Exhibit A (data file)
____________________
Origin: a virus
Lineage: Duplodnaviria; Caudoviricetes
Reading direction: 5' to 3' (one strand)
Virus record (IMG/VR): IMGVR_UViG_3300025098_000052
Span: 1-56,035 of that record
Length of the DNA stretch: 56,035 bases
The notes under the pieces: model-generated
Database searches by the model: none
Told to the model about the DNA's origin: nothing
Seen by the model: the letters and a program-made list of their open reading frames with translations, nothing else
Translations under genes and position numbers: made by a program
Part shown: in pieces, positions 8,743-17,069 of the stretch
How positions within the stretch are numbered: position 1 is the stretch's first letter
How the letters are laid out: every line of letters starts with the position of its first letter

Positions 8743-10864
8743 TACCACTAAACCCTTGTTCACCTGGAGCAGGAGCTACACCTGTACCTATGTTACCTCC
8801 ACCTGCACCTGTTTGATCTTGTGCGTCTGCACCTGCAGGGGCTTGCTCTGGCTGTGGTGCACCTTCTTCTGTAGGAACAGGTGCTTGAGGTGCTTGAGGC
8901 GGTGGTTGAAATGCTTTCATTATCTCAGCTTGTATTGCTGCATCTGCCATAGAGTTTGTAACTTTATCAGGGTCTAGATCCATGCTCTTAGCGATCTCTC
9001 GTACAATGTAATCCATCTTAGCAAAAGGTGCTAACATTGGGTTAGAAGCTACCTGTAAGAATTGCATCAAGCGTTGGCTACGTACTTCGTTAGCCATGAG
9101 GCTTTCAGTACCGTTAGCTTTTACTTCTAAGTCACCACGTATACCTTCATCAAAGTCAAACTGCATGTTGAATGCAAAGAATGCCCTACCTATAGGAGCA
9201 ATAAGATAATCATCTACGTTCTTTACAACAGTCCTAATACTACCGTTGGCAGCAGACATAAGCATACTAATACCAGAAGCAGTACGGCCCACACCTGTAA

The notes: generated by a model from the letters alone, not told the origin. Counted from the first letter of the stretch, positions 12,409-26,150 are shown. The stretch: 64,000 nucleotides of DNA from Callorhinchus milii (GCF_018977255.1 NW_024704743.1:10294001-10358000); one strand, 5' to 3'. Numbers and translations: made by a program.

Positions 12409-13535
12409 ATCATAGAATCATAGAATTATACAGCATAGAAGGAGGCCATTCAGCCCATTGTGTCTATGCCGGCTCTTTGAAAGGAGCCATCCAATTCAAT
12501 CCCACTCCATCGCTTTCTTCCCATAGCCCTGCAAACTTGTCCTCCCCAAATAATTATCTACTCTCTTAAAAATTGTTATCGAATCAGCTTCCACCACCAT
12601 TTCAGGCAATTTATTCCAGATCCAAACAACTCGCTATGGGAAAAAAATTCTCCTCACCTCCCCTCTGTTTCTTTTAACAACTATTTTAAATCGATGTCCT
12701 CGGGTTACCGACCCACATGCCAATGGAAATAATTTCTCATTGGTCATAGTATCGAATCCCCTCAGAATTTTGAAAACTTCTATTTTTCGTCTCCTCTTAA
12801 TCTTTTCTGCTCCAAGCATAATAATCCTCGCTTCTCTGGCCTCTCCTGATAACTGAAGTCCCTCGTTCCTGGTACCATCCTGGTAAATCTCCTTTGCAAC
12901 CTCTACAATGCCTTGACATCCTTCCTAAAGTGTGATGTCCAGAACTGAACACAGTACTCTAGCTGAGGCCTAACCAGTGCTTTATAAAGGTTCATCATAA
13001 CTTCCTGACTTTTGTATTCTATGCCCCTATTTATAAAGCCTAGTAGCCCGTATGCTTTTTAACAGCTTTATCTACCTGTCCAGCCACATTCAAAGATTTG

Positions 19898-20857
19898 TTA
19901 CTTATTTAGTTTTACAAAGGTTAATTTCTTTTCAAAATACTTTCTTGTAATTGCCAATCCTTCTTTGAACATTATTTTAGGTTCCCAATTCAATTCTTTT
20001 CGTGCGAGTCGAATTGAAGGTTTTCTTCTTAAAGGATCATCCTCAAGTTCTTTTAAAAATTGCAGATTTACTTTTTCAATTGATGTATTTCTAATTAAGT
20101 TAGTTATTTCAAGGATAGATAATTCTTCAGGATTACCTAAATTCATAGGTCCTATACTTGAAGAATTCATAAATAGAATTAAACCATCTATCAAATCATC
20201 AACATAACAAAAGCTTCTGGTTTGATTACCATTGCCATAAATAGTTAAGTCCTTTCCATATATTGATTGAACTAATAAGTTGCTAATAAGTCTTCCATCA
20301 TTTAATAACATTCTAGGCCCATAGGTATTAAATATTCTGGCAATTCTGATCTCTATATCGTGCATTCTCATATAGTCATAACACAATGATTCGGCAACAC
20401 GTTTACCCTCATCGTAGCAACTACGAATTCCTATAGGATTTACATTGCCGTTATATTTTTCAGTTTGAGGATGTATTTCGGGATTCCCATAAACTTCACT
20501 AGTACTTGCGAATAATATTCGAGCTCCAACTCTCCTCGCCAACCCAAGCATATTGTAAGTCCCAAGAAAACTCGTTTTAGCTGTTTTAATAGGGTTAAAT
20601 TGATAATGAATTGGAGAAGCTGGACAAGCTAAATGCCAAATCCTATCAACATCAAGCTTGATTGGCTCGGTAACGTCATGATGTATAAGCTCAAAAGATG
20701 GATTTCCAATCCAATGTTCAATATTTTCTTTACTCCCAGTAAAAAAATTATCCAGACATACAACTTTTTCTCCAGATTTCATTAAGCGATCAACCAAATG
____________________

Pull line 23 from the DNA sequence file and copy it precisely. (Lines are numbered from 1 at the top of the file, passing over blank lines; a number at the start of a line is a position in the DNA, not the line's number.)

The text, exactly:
Positions 12409-13535